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Regulatory Autonomy in International Economic Law

The Evolution of Australian Policy on Trade and Investment

Andrew D. Mitchell, Elizabeth Sheargold and Tania Voon

Regulatory Autonomy in International Economic Law provides the first extensive legal analysis of Australia’s trade and investment treaties in the context of their impact on national regulatory autonomy. This thought-provoking study offers compelling lessons for not only Australia but also countries around the globe in relation to pressing current problems, including the uncertain future of the World Trade Organization and widespread concerns about the legitimacy of investor–State dispute settlement.
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Chapter 6: Environmental Protection: Moderate Safeguards and Novel Opportunities

The Evolution of Australian Policy on Trade and Investment

Andrew D. Mitchell, Elizabeth Sheargold and Tania Voon

Extract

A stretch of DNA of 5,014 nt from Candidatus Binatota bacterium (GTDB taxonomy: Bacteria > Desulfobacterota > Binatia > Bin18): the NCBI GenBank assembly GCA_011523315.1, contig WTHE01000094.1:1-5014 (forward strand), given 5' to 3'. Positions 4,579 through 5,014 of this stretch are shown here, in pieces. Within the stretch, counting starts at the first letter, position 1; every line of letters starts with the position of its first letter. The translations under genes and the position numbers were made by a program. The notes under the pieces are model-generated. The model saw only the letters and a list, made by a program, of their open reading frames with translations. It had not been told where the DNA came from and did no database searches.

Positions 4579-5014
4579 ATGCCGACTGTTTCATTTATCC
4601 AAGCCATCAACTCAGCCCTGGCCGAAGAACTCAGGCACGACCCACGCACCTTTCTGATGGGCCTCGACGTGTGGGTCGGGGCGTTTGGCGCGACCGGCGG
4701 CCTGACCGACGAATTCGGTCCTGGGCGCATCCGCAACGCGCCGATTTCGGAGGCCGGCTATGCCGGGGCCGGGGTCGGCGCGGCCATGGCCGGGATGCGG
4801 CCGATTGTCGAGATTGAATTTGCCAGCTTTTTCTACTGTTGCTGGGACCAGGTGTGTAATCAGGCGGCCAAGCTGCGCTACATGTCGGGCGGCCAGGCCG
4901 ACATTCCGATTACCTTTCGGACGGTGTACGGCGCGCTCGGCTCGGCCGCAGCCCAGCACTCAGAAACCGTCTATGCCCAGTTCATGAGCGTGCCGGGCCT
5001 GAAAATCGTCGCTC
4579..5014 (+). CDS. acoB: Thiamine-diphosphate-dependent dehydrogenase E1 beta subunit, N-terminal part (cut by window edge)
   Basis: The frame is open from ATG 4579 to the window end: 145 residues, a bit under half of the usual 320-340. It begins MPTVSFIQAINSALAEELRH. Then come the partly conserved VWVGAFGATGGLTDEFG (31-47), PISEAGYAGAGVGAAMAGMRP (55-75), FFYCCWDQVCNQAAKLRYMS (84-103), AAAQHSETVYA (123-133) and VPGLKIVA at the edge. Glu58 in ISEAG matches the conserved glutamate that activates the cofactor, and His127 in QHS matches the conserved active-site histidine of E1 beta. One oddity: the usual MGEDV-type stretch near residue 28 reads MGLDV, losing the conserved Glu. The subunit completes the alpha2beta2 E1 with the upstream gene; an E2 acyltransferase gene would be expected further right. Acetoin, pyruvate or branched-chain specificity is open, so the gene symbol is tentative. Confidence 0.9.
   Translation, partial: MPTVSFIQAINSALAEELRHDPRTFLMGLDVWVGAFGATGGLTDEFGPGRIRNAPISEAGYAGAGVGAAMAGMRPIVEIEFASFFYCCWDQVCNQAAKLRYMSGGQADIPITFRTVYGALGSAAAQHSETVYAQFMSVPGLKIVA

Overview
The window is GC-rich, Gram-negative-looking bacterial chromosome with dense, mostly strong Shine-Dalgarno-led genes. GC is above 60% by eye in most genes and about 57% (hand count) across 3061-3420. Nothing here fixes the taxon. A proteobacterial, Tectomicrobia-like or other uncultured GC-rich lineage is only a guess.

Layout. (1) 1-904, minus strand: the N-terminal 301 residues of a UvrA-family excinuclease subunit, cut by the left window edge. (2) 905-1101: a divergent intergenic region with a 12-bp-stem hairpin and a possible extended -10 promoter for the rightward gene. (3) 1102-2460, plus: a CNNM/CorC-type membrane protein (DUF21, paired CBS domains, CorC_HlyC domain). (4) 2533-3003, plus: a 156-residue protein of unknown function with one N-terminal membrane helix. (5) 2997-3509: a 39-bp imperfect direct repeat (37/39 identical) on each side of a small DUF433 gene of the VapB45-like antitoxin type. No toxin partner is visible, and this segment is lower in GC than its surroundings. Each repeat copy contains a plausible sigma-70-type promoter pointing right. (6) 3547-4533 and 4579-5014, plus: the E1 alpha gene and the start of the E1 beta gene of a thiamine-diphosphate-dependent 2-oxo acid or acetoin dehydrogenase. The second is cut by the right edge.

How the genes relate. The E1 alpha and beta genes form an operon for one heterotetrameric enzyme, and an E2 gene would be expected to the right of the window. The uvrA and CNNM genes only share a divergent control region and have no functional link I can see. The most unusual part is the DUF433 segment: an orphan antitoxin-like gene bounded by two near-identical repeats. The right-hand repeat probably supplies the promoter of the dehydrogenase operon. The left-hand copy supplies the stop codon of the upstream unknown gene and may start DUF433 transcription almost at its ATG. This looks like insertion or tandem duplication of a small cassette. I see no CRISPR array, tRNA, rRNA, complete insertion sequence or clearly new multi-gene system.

This chapter considers the extent to which Australia’s preferential trade agreements and bilateral investment treaties preserve the government’s ability to engage in legitimate environmental regulation, by analysing relevant investment treaty disputes brought under Chapter 11 of the North American Free Trade Agreement (NAFTA). The chapter also considers the potential for investor–State dispute settlement as well as environment chapters in Australia’s preferential trade agreements to be used as tools to improve environmental regulation by raising and enforcing environmental standards in domestic law. The chapter concludes that concerns about the impact of trade and investment treaties on environmental regulation may be overstated, although some uncertainties arise from the majority decision in the NAFTA case of Clayton and Bilcon v Canada. The chapter also emphasises the complex relationship between environmental regulation and Australia’s treaties, pointing to the possibility of further use of these treaties in ensuring high environmental standards. Keywords: NAFTA, dispute settlement, environment, investment, regulation, trade

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